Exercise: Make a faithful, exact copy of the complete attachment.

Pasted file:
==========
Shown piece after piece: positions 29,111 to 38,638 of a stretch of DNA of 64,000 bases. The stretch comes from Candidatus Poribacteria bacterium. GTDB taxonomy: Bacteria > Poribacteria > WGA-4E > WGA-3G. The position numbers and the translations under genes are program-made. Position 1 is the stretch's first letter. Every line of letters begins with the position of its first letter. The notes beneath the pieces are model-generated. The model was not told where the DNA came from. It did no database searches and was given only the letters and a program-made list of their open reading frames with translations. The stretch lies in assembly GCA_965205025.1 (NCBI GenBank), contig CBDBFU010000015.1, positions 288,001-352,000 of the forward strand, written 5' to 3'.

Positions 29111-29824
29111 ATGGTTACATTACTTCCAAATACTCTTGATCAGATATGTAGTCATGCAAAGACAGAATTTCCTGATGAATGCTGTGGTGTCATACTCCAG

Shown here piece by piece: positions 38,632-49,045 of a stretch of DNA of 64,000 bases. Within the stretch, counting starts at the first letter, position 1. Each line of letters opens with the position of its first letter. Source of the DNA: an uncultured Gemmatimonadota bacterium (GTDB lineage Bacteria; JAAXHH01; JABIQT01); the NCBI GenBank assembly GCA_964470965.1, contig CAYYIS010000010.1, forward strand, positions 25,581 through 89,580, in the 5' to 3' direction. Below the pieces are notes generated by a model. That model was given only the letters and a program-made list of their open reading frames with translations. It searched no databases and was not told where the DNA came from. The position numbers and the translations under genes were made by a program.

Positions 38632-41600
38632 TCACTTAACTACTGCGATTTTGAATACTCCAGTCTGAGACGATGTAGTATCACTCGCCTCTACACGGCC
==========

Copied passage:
Shown piece after piece: positions 29,111 to 38,638 of a stretch of DNA of 64,000 bases. The stretch comes from Candidatus Poribacteria bacterium. GTDB taxonomy: Bacteria > Poribacteria > WGA-4E > WGA-3G. The position numbers and the translations under genes are program-made. Position 1 is the stretch's first letter. Every line of letters begins with the position of its first letter. The notes beneath the pieces are model-generated. The model was not told where the DNA came from. It did no database searches and was given only the letters and a program-made list of their open reading frames with translations. The stretch lies in assembly GCA_965205025.1 (NCBI GenBank), contig CBDBFU010000015.1, positions 288,001-352,000 of the forward strand, written 5' to 3'.

Positions 29111-29824
29111 ATGGTTACATTACTTCCAAATACTCTTGATCAGATATGTAGTCATGCAAAGACAGAATTTCCTGATGAATGCTGTGGTGTCATACTCCAG

Shown here piece by piece: positions 38,632-49,045 of a stretch of DNA of 64,000 bases. Within the stretch, counting starts at the first letter, position 1. Each line of letters opens with the position of its first letter. Source of the DNA: an uncultured Gemmatimonadota bacterium (GTDB lineage Bacteria; JAAXHH01; JABIQT01); the NCBI GenBank assembly GCA_964470965.1, contig CAYYIS010000010.1, forward strand, positions 25,581 through 89,580, in the 5' to 3' direction. Below the pieces are notes generated by a model. That model was given only the letters and a program-made list of their open reading frames with translations. It searched no databases and was not told where the DNA came from. The position numbers and the translations under genes were made by a program.

Positions 38632-41600
38632 TCACTTAACTACTGCGATTTTGAATACTCCAGTCTGAGACGATGTAGTATCACTCGCCTCTACACGGCC